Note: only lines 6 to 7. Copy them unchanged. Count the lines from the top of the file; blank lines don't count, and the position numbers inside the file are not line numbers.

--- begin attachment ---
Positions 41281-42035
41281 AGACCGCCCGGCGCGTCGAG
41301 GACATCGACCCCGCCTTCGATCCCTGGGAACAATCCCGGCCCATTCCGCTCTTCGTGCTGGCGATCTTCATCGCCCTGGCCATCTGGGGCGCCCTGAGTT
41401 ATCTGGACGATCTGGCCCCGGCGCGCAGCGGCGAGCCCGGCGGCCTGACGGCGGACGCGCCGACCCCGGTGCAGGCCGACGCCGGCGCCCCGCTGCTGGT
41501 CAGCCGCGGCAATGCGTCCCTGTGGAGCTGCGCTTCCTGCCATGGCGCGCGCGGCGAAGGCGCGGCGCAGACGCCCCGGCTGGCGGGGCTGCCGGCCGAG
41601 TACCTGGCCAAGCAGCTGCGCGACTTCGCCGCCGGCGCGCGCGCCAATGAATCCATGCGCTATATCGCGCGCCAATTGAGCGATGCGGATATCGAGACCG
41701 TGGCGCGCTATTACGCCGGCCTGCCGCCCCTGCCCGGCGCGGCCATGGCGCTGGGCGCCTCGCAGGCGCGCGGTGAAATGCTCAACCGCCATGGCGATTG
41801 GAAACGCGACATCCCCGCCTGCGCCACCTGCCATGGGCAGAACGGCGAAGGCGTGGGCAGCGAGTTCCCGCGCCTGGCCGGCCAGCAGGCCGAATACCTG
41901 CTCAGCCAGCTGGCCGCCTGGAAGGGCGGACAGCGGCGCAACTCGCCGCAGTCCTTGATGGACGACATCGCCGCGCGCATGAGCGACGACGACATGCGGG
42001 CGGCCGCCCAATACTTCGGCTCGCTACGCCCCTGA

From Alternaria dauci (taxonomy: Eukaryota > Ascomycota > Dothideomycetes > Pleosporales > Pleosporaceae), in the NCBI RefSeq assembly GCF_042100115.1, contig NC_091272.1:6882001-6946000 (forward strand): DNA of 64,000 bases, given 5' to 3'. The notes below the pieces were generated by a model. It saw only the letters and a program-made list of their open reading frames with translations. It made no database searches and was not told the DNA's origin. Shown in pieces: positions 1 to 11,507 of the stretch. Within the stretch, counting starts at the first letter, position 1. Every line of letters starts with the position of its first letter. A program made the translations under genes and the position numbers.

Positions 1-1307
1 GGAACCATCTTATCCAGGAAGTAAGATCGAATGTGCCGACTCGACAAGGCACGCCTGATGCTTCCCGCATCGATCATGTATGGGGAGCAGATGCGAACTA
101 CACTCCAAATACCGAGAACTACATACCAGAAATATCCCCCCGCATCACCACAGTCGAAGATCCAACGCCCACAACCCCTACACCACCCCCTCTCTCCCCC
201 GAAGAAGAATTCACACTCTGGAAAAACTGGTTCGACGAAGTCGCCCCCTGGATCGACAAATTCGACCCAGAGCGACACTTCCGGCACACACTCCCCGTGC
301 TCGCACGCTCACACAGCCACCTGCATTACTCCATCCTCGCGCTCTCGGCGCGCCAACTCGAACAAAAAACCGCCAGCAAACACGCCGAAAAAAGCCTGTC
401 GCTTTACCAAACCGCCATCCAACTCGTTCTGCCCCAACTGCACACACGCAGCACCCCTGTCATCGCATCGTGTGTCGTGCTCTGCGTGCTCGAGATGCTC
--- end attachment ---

41601 TACCTGGCCAAGCAGCTGCGCGACTTCGCCGCCGGCGCGCGCGCCAATGAATCCATGCGCTATATCGCGCGCCAATTGAGCGATGCGGATATCGAGACCG
41701 TGGCGCGCTATTACGCCGGCCTGCCGCCCCTGCCCGGCGCGGCCATGGCGCTGGGCGCCTCGCAGGCGCGCGGTGAAATGCTCAACCGCCATGGCGATTG